Syrian forces 'bombarding Homs'
Syrian warplanes and artillery have pounded the central city of Homs, subjecting the former rebel stronghold to its worst bombardment in months, activists said.
The reported bombardment by tanks and mortars as well as aircraft comes alongside a push by government forces on another front, the embattled northern city of Aleppo.
The stepped-up pace of government attacks on Syrian cities suggests that the Damascus regime's forces have not been distracted by escalating tensions with its northern neighbour, Turkey. Ankara's parliament yesterday authorised cross-border military operations after a Syrian shell killed five civilians on Turkish territory the day before.
Homs has been one of the flashpoints of the 18-month-old uprising against president Bashar Assad's regime. The focus of fighting has shifted to other areas in recent months, including Aleppo, since a government offensive against rebel strongholds in Homs ended in April.
The Britain-based Syrian Observatory for Human Rights said today's attack is the worst the city has seen in five months. The Observatory, which relies on a network of activists on the ground, said tanks and mortars as well as aircraft had bombarded the city's Khaldiya neighbourhood.
"Around dawn, the regime went crazy and started shelling hysterically," a Homs-based activist known as Abu Rami told the Associated Press today. "An average of five rockets a minute are falling." Abu Rami was speaking from the central rebel-held old quarter known as Old Homs.
He said the government forces are mainly firing rockets and heavy mortars at the rebel-held neighbourhoods of Old Homs, Khaldiya, Qusour and Jouret el-Shayah. Abu Rami also said the regime forces have been shelling villages around Homs and the rebel-held town of Rastan, just north of the city.
He said there were no immediate reports of casualties, adding that most residents who still live in rebel-held areas around the city are hiding in shelters.
Activists say most government forces near Homs are stationed outside the town - a common pattern in rebel strongholds.
Homs is Syria's third largest city. Regime forces pounded parts of Homs for months, leaving large swaths of the city in ruins by April. Since then the level of violence has dropped, although gun battles still frequently break out.
The uprising against Assad erupted in March 2011 and gradually morphed into a bloody civil war, killing more than 30,000 people, according to activists.
The Observatory also said the Syrian military has been shelling the neighbourhood of Sakhour in Aleppo as government forces battle rebels in the country's largest city.
State-run Syrian TV said that government forces "cleansed Sakhour of terrorists and mercenaries".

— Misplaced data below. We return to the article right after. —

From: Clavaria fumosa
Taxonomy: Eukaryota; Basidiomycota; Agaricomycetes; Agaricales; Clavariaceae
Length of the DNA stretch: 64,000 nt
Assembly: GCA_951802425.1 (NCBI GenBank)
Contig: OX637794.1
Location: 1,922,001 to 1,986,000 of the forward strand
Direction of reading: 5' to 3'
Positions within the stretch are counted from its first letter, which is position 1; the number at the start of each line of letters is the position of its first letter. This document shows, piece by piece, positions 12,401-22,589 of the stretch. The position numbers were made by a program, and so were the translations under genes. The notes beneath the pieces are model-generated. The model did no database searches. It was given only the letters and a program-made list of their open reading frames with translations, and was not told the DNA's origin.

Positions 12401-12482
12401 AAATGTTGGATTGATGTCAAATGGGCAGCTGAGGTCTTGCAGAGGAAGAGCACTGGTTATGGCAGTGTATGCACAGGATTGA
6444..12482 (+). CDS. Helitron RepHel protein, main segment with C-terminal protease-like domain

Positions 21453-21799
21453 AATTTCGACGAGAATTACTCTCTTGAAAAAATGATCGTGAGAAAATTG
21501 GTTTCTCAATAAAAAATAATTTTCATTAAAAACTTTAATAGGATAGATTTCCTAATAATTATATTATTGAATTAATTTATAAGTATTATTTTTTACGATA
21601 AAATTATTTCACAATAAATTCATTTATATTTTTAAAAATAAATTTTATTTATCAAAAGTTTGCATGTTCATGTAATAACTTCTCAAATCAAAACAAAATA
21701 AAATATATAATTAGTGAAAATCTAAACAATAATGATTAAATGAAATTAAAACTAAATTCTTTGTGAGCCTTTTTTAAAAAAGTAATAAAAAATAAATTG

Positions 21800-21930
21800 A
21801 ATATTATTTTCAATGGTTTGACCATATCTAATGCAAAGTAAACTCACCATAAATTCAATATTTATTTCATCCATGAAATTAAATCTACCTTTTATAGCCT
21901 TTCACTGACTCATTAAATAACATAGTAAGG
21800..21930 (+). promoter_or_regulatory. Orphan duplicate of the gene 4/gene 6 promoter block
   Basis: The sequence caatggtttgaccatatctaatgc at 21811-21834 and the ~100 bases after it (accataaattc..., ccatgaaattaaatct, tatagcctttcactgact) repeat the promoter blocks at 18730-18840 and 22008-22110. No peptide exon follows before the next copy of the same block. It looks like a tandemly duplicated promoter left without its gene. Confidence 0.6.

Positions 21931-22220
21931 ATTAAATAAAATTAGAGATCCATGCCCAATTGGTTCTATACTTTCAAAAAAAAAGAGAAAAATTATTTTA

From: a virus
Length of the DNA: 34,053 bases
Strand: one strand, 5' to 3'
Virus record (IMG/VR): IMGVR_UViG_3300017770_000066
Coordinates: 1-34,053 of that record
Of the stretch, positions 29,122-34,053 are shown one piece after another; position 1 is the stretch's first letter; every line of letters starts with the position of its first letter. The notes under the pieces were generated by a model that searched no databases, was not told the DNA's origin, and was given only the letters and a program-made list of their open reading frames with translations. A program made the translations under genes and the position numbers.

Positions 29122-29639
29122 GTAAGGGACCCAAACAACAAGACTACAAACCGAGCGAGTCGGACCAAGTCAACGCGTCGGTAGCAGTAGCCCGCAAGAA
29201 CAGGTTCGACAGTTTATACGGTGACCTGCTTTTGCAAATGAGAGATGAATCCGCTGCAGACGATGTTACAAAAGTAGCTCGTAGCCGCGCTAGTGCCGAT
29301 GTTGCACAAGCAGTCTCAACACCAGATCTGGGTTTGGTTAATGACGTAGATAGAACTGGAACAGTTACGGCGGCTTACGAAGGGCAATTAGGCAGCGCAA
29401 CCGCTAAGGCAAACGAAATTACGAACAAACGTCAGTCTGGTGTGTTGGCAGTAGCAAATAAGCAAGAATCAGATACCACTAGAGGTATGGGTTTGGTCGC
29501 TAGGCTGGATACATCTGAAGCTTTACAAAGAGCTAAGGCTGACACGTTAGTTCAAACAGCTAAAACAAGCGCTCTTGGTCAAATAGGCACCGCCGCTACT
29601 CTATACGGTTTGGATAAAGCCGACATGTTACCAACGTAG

Syria's government has always blamed the uprising on what it calls foreign terrorists, despite months of peaceful protests that turned violent after repeated attacks by security forces. The transformation of the conflict into an open war has given an opportunity to foreign fighters and extremists, analysts say.
Turkey today deployed troops along the border with Syria, the day after the Turkish parliament approved a bill that authorises the military to conduct operations outside the Turkish border, including Syria.
An Associated Press reporter saw Turkish soldiers patrolling the area on foot and in armoured personnel vehicles.
People in the border town of Akcakale, where the Syrian shell landed on Wednesday, feared more violence in the volatile border area.
Halil Deniz, who lives in Oncul, said he still fears for his life. Oncul is a village on the Turkey-Syria border to which people fled from Akcakale, where five civilians died when a Syrian shell hit it.
"We do not know if we will live or die," Mr Deniz said. "Children go to other villages in the evenings, and return back when the next day dawns."
"Our store owners, our citizens and our children are all very concerned. We did not sleep until morning," said Ahmet Sabritur, who resides in Akcakale. He praised Turkey's military response to the Syrian shelling, saying that Damascus should be made aware that deaths of Turkish civilians will not go unpunished.
"If our government had not retaliated, maybe it could have been worse," Mr Sabritur said. "They (the Syrians) could have attacked this town a second time."
Turkey's planes pounded targets inside Syria for two days in retaliation for the killings. Although both Damascus and Ankara moved yesterday to calm tensions, the parliament's approval of the cross-border operations made it clear that Turkey is retaining a military option if threatened.